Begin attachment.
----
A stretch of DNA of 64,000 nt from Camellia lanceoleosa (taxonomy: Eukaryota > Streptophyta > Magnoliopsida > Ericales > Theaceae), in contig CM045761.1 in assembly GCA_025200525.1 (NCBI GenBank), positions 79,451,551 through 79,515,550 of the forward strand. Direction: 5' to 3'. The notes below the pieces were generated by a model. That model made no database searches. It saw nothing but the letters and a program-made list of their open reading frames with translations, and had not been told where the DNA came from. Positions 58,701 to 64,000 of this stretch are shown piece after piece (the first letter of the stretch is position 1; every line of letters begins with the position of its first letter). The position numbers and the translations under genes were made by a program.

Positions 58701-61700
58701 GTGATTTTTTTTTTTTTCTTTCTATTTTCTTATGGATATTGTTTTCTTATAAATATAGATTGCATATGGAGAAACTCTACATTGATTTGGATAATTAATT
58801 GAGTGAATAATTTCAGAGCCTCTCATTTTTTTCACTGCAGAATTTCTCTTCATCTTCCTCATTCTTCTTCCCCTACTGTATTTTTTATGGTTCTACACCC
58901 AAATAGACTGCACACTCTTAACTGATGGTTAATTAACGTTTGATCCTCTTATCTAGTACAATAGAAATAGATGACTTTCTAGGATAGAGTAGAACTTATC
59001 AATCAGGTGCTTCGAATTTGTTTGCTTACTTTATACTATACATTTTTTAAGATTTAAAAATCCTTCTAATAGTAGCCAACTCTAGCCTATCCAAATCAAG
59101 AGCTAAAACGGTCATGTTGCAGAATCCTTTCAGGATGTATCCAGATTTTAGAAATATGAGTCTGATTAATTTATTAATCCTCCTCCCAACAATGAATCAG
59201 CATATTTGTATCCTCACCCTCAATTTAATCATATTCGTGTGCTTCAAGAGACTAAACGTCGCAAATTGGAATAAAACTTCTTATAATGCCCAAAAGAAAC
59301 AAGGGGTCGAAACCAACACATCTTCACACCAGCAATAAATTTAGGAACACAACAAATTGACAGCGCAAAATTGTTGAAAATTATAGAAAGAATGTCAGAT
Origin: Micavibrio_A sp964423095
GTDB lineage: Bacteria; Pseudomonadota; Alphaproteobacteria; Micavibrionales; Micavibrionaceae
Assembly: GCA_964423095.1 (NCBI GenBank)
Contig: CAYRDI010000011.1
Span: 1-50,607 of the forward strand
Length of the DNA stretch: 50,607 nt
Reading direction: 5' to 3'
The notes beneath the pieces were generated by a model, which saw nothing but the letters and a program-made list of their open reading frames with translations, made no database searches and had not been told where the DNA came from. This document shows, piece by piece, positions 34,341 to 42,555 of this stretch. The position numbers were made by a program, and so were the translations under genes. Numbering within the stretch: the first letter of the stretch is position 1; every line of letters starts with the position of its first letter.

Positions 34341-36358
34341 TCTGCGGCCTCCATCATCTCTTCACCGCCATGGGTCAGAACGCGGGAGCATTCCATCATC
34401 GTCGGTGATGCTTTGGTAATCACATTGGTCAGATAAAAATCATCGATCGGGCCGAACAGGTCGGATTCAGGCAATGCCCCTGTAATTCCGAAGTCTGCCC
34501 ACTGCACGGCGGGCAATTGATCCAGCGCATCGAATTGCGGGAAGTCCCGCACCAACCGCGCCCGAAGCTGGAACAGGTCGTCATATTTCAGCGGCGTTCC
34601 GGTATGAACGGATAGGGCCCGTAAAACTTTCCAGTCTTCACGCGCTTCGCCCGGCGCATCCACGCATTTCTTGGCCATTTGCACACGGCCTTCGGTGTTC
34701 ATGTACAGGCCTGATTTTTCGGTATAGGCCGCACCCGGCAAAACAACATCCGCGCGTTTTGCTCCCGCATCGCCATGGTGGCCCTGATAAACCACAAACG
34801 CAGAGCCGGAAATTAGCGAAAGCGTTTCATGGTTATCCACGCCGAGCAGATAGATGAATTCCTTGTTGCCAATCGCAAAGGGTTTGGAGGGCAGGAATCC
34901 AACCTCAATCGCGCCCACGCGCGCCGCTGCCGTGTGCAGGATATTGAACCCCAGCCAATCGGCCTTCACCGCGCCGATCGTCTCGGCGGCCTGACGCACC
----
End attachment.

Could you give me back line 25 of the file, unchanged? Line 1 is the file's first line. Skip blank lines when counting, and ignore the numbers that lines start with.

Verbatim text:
34901 AACCTCAATCGCGCCCACGCGCGCCGCTGCCGTGTGCAGGATATTGAACCCCAGCCAATCGGCCTTCACCGCGCCGATCGTCTCGGCGGCCTGACGCACC